Harkin said just prior to the vote that the deal fell short of his goal to help "real middle-class families." Bennet is chairman of the Democratic Senatorial Campaign Committee -- his role is to hang on to the Democratic majority in 2014 so his "no" vote is also significant.
Democrats needed Biden to make the final sell. He traveled to the Capitol around 9:15 p.m. with other top White House officials to press his former Senate Democratic colleagues to get behind the plan, which they did in big numbers.
Monday saw both sides hurrying to finalize an accord before 2013. The final sticking point was over delaying the so-called sequester, across-the-board spending cuts slated to begin Jan. 2. Those cuts will be replaced in equal parts by fresh government revenues and other targeted spending reductions.
Obama appeared at the White House on Monday to say a deal was "within sight, but it's not yet done."
The president ribbed lawmakers during his remarks, saying he had hoped for a comprehensive deficit-reduction deal "so we can put all of this behind us and just focus on growing our economy."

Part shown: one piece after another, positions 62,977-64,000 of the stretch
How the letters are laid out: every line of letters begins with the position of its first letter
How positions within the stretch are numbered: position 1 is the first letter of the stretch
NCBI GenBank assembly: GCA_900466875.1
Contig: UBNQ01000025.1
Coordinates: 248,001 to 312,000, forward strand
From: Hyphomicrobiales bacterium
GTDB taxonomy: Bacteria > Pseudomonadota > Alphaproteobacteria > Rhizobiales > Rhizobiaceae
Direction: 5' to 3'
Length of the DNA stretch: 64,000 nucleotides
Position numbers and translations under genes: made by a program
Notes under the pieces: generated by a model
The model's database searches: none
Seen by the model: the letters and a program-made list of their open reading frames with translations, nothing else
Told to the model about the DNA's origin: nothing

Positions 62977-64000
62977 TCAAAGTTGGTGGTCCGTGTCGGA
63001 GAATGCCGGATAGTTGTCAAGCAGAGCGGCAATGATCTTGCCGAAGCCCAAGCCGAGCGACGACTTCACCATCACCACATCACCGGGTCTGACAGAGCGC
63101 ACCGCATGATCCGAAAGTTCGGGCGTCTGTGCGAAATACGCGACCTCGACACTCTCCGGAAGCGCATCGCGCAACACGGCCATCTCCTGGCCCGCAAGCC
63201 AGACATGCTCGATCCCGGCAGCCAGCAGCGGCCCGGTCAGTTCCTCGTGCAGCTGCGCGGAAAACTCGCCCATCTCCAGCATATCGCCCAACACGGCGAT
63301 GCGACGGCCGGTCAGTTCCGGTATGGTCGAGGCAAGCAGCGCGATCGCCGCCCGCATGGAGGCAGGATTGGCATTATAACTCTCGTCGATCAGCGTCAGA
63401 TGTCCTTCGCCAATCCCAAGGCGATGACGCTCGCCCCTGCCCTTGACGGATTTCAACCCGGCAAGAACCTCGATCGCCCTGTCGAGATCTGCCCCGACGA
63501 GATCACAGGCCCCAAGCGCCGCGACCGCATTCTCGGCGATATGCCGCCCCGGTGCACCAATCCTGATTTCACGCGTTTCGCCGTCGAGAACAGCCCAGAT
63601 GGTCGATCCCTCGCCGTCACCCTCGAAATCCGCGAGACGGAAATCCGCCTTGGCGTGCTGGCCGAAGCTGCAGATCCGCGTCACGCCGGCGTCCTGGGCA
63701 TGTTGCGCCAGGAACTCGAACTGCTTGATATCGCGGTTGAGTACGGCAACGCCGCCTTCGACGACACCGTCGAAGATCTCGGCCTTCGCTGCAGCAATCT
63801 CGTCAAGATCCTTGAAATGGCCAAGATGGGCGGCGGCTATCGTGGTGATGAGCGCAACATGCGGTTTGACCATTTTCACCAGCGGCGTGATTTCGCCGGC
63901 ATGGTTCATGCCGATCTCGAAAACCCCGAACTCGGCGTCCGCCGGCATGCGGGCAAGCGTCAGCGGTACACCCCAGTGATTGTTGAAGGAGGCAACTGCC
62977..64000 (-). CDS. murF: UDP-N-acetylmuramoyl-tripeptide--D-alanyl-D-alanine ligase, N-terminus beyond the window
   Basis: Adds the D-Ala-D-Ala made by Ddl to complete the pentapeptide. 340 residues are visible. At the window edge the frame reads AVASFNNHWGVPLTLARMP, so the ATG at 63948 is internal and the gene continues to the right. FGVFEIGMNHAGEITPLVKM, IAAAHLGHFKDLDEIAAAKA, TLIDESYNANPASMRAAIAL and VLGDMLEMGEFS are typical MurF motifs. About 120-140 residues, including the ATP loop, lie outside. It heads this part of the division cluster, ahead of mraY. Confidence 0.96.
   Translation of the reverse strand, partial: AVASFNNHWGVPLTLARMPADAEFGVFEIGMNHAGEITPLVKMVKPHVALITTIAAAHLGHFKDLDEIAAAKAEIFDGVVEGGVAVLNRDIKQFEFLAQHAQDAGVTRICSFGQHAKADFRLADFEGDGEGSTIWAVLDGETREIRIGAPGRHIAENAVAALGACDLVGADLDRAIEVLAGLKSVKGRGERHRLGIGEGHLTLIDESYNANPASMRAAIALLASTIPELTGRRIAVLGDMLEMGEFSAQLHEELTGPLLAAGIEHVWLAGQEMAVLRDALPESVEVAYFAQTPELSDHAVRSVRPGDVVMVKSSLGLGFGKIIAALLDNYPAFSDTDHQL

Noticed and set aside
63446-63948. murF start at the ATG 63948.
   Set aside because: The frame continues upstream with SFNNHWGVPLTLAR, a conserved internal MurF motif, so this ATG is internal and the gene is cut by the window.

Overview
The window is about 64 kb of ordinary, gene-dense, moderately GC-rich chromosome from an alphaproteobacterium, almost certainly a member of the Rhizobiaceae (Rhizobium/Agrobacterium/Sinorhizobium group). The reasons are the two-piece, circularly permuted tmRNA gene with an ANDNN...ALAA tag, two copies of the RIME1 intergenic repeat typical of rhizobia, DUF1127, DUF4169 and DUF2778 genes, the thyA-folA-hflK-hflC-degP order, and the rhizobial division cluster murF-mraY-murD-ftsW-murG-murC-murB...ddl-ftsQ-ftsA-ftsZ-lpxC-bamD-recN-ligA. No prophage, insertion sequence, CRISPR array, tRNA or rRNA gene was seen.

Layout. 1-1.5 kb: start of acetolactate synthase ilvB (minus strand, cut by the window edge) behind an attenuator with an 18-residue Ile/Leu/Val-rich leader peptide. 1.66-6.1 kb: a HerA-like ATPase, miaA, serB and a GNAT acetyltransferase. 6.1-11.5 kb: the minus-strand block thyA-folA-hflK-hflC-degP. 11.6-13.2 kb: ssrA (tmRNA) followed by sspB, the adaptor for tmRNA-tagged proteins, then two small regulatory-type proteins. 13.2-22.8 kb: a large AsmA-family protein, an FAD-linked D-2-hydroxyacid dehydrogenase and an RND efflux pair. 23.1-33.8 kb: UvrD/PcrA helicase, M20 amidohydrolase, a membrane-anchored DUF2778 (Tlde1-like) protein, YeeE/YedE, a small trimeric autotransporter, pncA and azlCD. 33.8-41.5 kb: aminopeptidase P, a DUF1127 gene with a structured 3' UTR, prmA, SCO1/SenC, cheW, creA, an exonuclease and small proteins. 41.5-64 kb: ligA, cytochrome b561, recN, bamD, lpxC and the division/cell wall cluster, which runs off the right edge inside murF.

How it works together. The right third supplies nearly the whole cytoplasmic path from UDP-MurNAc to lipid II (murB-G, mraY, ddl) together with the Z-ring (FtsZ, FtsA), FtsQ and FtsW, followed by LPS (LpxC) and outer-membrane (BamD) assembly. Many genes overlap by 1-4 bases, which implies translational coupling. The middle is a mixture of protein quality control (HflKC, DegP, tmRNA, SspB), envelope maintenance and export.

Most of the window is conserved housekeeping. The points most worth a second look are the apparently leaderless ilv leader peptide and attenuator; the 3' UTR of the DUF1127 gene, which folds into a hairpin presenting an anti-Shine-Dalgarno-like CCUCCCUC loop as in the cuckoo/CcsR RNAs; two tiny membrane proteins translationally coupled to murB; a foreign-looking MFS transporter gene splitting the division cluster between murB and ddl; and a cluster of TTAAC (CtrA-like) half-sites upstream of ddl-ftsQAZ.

"With this Congress, that was obviously a little too much to hope for at this time" Obama said as he urged them to approve the scaled-down deal before the deadline. "One thing we can count on with respect to this Congress is that if there's even one second left before you have to do what you're supposed to do, they will use that last second."
-- Seung Min Kim contributed to this report
CORRECTION: This story has been corrected to show that Sen. Tom Carper of Delaware was a "no" vote.